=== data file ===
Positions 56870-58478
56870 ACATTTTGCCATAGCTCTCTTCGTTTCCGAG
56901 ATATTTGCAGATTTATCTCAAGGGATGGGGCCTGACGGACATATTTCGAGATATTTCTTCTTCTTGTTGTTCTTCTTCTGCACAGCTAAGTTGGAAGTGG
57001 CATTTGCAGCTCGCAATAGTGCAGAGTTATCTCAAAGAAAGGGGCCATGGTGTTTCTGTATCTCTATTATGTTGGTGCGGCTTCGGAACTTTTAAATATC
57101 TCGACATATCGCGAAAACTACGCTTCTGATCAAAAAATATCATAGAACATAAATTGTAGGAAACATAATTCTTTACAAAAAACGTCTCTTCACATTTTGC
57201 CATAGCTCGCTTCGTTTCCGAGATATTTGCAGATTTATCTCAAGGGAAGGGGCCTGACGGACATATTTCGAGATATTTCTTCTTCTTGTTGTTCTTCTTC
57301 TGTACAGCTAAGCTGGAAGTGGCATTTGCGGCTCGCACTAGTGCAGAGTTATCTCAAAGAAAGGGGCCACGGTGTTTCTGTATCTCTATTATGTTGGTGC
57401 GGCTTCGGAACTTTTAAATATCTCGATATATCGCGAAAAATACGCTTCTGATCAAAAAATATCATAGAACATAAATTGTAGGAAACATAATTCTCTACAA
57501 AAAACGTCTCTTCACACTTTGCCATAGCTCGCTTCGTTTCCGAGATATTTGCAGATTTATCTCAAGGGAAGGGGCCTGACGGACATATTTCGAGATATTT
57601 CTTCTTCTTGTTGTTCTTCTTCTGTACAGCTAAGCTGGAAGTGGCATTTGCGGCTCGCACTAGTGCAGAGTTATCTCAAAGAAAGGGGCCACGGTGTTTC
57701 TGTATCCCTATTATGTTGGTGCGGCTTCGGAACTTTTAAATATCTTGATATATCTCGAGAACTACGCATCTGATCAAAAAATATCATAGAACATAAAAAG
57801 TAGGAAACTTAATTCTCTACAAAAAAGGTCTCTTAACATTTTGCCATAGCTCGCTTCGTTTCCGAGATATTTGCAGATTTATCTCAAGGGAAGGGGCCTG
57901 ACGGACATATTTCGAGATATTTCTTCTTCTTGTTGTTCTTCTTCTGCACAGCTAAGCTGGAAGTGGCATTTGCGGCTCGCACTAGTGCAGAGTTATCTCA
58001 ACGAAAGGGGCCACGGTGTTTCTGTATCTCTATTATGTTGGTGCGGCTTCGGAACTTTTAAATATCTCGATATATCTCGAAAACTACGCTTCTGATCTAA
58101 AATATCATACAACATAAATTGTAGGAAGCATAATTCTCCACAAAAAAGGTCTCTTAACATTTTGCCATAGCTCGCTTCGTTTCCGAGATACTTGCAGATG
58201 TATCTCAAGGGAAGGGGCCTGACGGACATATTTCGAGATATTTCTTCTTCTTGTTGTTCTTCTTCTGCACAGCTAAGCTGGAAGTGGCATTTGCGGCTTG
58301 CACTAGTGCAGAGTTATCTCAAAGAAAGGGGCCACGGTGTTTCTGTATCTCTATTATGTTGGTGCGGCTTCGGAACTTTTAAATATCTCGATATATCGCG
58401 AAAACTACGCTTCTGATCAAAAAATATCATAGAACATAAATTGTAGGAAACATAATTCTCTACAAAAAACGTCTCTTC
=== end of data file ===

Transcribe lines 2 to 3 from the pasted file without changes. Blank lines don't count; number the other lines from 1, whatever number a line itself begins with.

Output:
56870 ACATTTTGCCATAGCTCTCTTCGTTTCCGAG
56901 ATATTTGCAGATTTATCTCAAGGGATGGGGCCTGACGGACATATTTCGAGATATTTCTTCTTCTTGTTGTTCTTCTTCTGCACAGCTAAGTTGGAAGTGG